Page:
Harry Shearer To Return To "The Simpsons"
Welcome to the two-hundred and seventy-fifth in a series of examinations of comic book legends and whether they are true or false. Click here for an archive of the previous two hundred and seventy-four.
Comic Book Legends Revealed is part of the larger Legends Revealed series, where I look into legends about the worlds of entertainment and sports, which you can check out here, at legendsrevealed.com. I’d especially recommend you check out this installment of Football Legends Revealed to learn what extreme methods NBC took to delay an NFL Championship game after they lost their TV signal!
Follow Comics Should Be Good on Twitter and on Facebook (also, feel free to share Comic Book Legends Revealed on your Facebook page!). As I’ve promised, at 2,000 Twitter followers I’ll do a BONUS edition of Comic Book Legends Revealed during the week we hit 2,000. So go follow us (here‘s the link to our Twitter page again)! Not only will you get updates when new blog posts show up on both Twitter and Facebook, but you’ll get original content from me, as well!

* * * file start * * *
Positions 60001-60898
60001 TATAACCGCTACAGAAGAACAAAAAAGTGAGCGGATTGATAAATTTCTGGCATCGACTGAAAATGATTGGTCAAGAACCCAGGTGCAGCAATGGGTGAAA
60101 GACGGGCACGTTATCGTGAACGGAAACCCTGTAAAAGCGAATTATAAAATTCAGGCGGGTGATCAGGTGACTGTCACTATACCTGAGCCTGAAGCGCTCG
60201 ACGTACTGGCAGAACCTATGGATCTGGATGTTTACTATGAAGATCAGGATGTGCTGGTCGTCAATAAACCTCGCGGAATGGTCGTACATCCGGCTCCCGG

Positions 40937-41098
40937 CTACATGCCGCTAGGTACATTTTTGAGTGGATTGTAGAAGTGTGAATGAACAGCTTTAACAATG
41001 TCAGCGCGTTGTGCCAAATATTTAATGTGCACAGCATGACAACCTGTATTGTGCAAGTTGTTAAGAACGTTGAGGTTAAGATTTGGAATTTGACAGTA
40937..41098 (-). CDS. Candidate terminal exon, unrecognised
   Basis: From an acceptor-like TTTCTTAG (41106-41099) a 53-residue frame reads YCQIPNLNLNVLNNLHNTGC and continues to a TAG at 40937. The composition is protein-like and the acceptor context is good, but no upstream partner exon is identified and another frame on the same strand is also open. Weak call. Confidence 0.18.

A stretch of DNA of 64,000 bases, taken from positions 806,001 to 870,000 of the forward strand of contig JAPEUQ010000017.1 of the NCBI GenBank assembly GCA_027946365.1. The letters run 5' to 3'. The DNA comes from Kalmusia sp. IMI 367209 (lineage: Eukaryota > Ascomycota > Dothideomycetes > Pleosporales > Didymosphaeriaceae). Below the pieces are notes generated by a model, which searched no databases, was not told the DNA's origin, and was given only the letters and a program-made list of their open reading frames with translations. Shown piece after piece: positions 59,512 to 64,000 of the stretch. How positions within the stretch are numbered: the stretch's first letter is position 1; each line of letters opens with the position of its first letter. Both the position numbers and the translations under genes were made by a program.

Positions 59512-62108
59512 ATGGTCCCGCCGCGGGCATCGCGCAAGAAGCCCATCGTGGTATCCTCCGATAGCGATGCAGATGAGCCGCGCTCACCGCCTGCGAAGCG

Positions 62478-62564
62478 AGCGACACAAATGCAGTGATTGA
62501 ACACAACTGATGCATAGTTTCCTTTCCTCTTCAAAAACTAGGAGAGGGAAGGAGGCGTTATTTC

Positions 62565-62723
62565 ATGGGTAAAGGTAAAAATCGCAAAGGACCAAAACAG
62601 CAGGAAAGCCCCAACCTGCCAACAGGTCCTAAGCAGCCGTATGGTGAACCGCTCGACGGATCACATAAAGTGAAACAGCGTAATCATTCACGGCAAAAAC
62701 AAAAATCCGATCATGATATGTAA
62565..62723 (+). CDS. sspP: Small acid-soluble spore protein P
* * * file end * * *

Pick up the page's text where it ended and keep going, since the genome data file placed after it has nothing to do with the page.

COMIC LEGEND: Steve Englehart, Marshall Rogers and Terry Austin’s Deadshot revamp occurred because of a scheduling problem.
Steve Englehart’s run on Detective Comics is one of the most memorable runs on the title, and it lasted only eight issues. The first two issues were drawn by Walt Simonson and Al Milgrom and the final six were drawn by Marshall Rogers and Terry Austin.
The run was always INTENDED to be a short run, as Englehart actually wrote all of the scripts before the first two-parter was even finished. Instead of the Marvel method of script writing, where Englehart would have to interact with the artist on the final product, he just wrote out full scripts which were then given to Rogers and Austin to draw. Englehart and his wife were taking some time off traveling in Europe, so they were not even in the COUNTRY when the famous Englehart/Rogers/Austin issues of Detective Comics began to come out.
A notable aspect of Englehart’s run is how he worked in a spotlight for most of Batman’s most notable villains, as well as a spotlight for Robin. On top of the return of an old villain Englehart got a kick out of, Hugo Strange, Englehart provided spotlights for both the Penguin and the Joker – but also in the middle of it, he also brought back Deadshot, a character who had not appeared in nearly three decades after debuting in 1950’s Batman #59.
Here is Deadshot in his original appearance…
And in Detective Comics #474 (cover-dated December 1977), here is Deadshot…